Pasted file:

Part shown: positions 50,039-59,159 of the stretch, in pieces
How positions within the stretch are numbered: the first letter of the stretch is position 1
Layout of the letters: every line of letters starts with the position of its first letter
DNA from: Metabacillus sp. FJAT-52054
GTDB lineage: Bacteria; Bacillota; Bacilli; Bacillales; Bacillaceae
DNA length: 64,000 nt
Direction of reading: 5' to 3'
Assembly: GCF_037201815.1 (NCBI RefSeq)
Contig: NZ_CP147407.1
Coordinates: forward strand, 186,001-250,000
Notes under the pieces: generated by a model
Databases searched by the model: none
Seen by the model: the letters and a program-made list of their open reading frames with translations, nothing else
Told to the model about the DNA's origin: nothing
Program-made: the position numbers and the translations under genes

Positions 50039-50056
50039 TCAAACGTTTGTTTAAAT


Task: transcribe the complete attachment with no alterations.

Part shown: positions 50,039-59,159 of the stretch, in pieces
How positions within the stretch are numbered: the first letter of the stretch is position 1
Layout of the letters: every line of letters starts with the position of its first letter
DNA from: Metabacillus sp. FJAT-52054
GTDB lineage: Bacteria; Bacillota; Bacilli; Bacillales; Bacillaceae
DNA length: 64,000 nt
Direction of reading: 5' to 3'
Assembly: GCF_037201815.1 (NCBI RefSeq)
Contig: NZ_CP147407.1
Coordinates: forward strand, 186,001-250,000
Notes under the pieces: generated by a model
Databases searched by the model: none
Seen by the model: the letters and a program-made list of their open reading frames with translations, nothing else
Told to the model about the DNA's origin: nothing
Program-made: the position numbers and the translations under genes

Positions 50039-50056
50039 TCAAACGTTTGTTTAAAT